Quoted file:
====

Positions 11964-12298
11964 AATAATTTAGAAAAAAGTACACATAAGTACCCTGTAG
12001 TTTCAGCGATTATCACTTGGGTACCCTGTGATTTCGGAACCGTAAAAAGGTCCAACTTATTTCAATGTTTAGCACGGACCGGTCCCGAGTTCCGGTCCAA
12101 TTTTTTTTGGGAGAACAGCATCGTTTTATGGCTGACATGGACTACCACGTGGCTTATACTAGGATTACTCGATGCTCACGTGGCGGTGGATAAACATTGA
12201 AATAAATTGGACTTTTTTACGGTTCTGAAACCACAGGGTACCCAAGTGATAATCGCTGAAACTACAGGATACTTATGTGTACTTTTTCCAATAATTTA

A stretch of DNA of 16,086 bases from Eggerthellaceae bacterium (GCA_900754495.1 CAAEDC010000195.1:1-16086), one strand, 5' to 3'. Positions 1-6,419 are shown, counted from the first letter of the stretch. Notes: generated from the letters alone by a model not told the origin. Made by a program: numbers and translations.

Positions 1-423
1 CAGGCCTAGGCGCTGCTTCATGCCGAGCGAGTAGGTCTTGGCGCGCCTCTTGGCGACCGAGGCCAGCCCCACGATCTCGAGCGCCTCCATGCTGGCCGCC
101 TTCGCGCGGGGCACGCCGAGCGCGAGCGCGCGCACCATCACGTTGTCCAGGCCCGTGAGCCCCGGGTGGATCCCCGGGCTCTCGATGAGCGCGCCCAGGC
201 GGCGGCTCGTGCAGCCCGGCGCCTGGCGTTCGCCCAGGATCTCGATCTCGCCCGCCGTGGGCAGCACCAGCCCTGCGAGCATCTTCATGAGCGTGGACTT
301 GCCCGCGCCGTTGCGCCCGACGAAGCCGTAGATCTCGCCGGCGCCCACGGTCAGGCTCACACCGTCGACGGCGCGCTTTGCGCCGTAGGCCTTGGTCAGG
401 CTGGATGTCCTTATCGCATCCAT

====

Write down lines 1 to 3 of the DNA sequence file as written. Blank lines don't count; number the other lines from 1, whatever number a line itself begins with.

Positions 11964-12298
11964 AATAATTTAGAAAAAAGTACACATAAGTACCCTGTAG
12001 TTTCAGCGATTATCACTTGGGTACCCTGTGATTTCGGAACCGTAAAAAGGTCCAACTTATTTCAATGTTTAGCACGGACCGGTCCCGAGTTCCGGTCCAA